Things Have Changed
Bettye LaVette’s had one hell of a comeback – or an arrival; barely anyone knew about her before, and if they did it was more about her struggles than her music – she’s also got one hell of a colourful backstory and though there was some great music early on it was largely under-discovered and/or instantly forgotten but over the last decade and a half she’s made some great albums.
She’s also been adept at cover-choices – so it’s no real surprise to have this album of Bob Dylan covers. And though the ‘surprise’ of it, for some, might be in the actual selections (hardly any of the obvious fare, and the ‘big’ songs here, It Ain’t Me Babe and The Times They Are A-Changin’ are transformed into lurching blues slow-stompers) it’s all in keeping with LaVette’s offerings.
The seeds of this, for me at least, are in 2015’s album, Worthy; a set of very worthy covers which included highlights from big names (Beatles, Dylan, The Rolling Stones) but all were less-obvious song choices. The Dylan one was Unbelievable – from one of his worst albums. She made it sound like one of his best songs.
And so it is here, with a setlist largely taken from the troubled/troubling 1980s albums. LaVette works through a few late-period classics (What Was It You Wanted, Don’t Fall Apart On Me Tonight, Emotionally Yours) but no one could really have expected songs like Seeing The Real You At Last to even deserve a second shot, let alone to shine.
That’s the power of LaVette – and her producer and players. Steve Jordan at the helm here is an obvious choice and safe pair of hands and brings in his sometime-boss Keith Richards to play some gnarled and lovely licks across the rendition of Political World. The main guitarist here is Larry Campbell, so Dylan fans that are reading this and still wishing to retain their scepticism should be exhaling somewhat at that thought. Add Pino Palladino (bass) for good measure and Leon Pendarvis (keys).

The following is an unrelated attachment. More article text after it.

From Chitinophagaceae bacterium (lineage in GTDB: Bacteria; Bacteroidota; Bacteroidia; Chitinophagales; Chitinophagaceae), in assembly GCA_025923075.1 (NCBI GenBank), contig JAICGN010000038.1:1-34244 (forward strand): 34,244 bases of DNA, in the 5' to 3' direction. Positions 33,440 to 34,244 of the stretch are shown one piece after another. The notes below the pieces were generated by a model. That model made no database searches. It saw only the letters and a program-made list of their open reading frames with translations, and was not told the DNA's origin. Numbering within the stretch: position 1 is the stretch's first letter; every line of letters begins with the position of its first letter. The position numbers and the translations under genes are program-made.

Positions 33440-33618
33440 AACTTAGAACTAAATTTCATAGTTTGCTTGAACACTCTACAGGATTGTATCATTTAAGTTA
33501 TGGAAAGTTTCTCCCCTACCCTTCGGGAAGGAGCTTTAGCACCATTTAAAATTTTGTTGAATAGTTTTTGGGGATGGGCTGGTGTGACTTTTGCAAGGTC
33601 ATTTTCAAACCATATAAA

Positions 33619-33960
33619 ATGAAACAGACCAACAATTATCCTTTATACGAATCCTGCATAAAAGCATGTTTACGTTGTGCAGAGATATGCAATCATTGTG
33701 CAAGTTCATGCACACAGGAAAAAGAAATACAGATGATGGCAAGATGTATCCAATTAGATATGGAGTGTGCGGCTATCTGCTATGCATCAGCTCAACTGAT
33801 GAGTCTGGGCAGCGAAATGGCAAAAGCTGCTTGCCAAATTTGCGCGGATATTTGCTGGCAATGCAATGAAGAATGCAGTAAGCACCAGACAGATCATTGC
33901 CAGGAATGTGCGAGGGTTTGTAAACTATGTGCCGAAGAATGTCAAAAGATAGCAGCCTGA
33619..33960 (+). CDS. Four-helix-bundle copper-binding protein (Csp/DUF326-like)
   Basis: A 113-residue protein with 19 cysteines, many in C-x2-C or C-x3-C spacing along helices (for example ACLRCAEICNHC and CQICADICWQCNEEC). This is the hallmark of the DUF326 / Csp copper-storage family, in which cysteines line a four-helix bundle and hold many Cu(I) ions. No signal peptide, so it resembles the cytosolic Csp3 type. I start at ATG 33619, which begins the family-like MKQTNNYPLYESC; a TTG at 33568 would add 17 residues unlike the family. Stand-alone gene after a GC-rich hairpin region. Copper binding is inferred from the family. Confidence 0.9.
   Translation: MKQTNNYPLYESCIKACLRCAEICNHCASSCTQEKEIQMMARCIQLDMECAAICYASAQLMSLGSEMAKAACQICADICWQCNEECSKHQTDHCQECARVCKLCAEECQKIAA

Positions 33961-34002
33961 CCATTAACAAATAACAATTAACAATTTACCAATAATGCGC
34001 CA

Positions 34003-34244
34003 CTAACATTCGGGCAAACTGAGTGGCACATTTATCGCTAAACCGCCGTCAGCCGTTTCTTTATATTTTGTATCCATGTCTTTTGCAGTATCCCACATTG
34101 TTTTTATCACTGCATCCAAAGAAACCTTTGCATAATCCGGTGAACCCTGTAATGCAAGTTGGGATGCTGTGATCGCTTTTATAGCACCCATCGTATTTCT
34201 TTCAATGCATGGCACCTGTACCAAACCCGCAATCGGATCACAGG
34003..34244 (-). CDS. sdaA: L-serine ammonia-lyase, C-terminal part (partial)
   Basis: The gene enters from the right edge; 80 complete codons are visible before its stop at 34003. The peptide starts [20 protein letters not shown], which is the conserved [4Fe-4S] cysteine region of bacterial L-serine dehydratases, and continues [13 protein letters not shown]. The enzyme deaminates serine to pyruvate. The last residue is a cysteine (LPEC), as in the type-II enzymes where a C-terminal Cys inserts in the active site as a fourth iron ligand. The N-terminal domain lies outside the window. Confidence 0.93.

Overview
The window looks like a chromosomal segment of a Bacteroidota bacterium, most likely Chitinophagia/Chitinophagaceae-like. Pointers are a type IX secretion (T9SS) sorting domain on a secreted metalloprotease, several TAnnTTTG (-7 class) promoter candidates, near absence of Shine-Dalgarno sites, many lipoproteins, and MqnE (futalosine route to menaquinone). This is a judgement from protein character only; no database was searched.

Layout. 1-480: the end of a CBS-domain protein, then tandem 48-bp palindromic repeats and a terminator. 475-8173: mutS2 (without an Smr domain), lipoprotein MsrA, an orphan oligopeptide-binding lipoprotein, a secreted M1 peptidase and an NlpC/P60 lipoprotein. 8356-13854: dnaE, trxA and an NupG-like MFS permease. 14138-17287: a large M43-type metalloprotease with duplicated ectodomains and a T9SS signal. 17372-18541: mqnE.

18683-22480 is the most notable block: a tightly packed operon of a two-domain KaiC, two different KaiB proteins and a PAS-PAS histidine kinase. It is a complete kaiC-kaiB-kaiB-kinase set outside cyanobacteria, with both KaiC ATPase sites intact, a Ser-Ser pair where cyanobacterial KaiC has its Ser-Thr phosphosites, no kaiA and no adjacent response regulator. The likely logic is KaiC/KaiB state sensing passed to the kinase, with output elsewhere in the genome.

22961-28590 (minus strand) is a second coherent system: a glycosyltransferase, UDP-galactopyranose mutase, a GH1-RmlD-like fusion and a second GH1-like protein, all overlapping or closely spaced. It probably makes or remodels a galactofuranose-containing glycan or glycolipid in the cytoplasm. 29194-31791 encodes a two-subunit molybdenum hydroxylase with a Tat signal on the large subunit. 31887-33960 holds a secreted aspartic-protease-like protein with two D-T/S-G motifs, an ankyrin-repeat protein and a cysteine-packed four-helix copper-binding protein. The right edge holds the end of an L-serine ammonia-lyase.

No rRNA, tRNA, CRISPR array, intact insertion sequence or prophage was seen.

Plenty of breathing space across and though these arrangements and plenty of newly (re)discovered gems.
Of course Don’t Fall Apart On Me is always going to work – that’s one of Dylan’s best and proudest, bravest lyrics. But there’s a grit and stoicism that LaVette can offer to any song that always adds something extra.
In fact her brand of sass is what’s most welcome here. If Dylan was – even if only thought of in retrospect – one of the world’s first rappers then LaVette sure helps to ram that point home.
Particularly on the so-called weaker/lesser songs here.
Going Going Gone was covered by Gregg Allman on his final album – pointedly of course. So maybe Bettye rescues it back in a sense. At any rate it’s a fine album closer. Just as the opening, title track is the perfect scene-setter here.
So it’s all things for all people – a Bettye LaVette album for Bettye LaVette fans, a Dylan covers project for the fans and sceptics and a fine set of songs covered by a great band and singer – you can forget any reverence going in if you like. You’ll find it there. In the end this album is emotionally yours if it’s what you wanted.
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